There had been many reasons why he had chosen to go to Epee, so far away from Britain. It was a prestigious school, well-known for turning out not just the best Healers and Wizarding Lawyers but Spell-weavers and Wandmakers as well. It had been his Father's Alma Mater. It was also the only school that offered its top graduates positions in international wizarding offices. His father had gotten his job at the Wizarding Agency for Global Security that way, and Draco was bent on achieving the same goal, and more. Malfoys were the best, and they could only work for the best. Draco wanted to be an Unspeakable.
Both Millicent Bulstrode and Theodore Nott had applied with him, and as the three of them gazed at the statue at the center of the building, a huge sparkling crystal map of the world with a double-headed axe and a saber crossed in front of it, their eyes had been drawn towards the words Etre et Durer. At that moment, as it had probably done for anyone starting college, they felt the future unroll in front of them like an endless road. It had been exhilarating, and for once in his life, Draco felt like he could do anything.
After the first week though, he found himself missing the simplicity of following a step-by-step strategy. He had lived one for most of his teenage life, and though he could never admit it to his friends, the prospect of so much limitless freedom was almost scary. Without noticing it, he started to form a daily schedule, planning his day from breakfast to dinner. He was like a Muggle machine, Millie had finally sighed over her scrambled eggs one morning, a golem going through the motions of life without enjoying anything. Theo, whose brain had no decency filter, merely called him a whack-a-doodle wanker.
University life promised to be very different from Hogwarts.
Draco had always thought of himself as fairly studious. Not ravenously so, like Granger, but eager enough to spend at least an hour and a half reading up on his subject matter. He had wanted to be a Ravenclaw after all. Compared to him, Theodore Nott was a party madhouse; a drinker, smoker, and compulsive gambler all rolled into one. He was on par with the Weasley twins, not that anybody in Hogwarts had bothered to notice, but Draco had thought it was just a phase. He didn't realize how wrong he was until they had gotten into Epee.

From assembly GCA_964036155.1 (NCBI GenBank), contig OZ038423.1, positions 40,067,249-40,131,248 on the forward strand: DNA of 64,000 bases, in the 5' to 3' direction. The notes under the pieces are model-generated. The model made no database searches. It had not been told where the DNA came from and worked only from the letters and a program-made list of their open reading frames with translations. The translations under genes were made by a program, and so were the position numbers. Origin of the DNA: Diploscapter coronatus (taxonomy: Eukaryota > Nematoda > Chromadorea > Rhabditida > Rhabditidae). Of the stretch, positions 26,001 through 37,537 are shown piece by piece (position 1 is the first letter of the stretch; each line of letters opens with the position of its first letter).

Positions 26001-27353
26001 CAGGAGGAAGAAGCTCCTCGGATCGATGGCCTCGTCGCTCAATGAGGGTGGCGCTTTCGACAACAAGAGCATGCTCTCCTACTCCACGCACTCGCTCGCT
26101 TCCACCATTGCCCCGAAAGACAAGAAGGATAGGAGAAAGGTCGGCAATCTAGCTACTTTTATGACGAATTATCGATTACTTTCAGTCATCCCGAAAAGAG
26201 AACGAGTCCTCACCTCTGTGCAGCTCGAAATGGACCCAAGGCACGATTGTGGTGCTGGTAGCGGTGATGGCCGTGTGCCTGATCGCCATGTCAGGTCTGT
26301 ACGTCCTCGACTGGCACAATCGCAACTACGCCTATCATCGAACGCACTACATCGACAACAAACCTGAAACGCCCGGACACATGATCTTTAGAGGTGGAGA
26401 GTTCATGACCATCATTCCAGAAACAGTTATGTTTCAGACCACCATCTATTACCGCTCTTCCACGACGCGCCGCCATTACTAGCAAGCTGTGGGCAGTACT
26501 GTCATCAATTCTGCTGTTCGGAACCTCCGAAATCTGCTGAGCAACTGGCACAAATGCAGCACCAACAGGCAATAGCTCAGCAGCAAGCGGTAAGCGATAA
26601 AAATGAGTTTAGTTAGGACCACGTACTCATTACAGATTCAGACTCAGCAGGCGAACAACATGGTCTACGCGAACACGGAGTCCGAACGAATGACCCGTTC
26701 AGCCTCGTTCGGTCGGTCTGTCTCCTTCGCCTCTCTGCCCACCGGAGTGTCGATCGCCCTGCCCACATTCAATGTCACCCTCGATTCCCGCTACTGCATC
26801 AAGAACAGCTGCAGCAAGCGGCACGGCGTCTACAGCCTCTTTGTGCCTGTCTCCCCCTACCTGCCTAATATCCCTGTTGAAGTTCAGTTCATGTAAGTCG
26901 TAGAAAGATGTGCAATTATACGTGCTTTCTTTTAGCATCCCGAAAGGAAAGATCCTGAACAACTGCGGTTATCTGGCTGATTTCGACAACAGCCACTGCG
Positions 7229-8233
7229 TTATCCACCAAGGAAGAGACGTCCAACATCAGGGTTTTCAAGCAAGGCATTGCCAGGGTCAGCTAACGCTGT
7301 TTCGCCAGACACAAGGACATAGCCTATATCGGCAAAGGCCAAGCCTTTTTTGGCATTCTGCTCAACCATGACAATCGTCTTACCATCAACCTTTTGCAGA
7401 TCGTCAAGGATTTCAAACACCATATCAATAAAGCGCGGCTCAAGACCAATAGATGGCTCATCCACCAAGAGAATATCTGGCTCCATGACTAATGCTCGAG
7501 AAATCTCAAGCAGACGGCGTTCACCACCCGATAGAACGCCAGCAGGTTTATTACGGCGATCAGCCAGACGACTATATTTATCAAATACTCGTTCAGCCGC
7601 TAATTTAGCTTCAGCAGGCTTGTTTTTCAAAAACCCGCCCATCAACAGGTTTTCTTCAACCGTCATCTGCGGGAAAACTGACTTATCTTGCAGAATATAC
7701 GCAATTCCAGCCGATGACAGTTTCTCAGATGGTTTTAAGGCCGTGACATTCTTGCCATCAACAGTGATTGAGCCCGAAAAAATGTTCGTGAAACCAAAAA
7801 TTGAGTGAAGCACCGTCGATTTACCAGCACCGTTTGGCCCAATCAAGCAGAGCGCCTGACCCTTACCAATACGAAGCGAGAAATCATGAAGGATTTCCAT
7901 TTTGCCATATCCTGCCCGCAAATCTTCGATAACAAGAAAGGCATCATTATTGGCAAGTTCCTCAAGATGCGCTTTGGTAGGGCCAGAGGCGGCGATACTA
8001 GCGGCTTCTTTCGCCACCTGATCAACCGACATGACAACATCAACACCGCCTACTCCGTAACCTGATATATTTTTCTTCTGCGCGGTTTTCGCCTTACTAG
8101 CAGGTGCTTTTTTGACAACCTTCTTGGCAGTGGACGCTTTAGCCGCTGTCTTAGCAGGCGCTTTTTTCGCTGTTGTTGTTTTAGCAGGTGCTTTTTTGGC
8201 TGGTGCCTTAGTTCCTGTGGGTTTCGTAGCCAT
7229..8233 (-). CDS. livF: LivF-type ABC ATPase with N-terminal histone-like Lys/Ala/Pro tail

His first Swiss Alban Arthan had been a riot, or so Theo had sniggered at breakfast. The smarmy bastard had looked like a fresh spring daisy the day after the winter solstice, full of smiles and completely unaffected by the case of rum they had celebrated with. Draco, to his eternal chagrin, had not fared as well. He felt like he had been stuffed into a tiny box and churned by a vindictive waterfall and, for some reason, some utter berk had decided to write all over his forehead with bright pink ink. His only consolation had been that Millicent hadn't looked any better in neon orange.
It had been the first time he had blacked out from drinking, and he definitely did not want to experience it again, ever. The only good thing about it was that he couldn't remember a single thing he'd done, and he was happy to keep it that way.
His Power, which at times seemed to have a mind of his own, had thought differently.
The mortifying vision had sprung on him fifteen minutes into his next Ornithology class. Suffice it to say that his irrepressible schoolmate had thought onions, dead spiders, three Knuts and a small fish were hilarious things to stuff into people's pants. There had been a hint of bewildered goat as well, but Draco had hurriedly blocked that out.
He had gotten his revenge with a shampoo bottle filled with pureed flesh-eating slugs, and he never agreed to drink with Theo after that.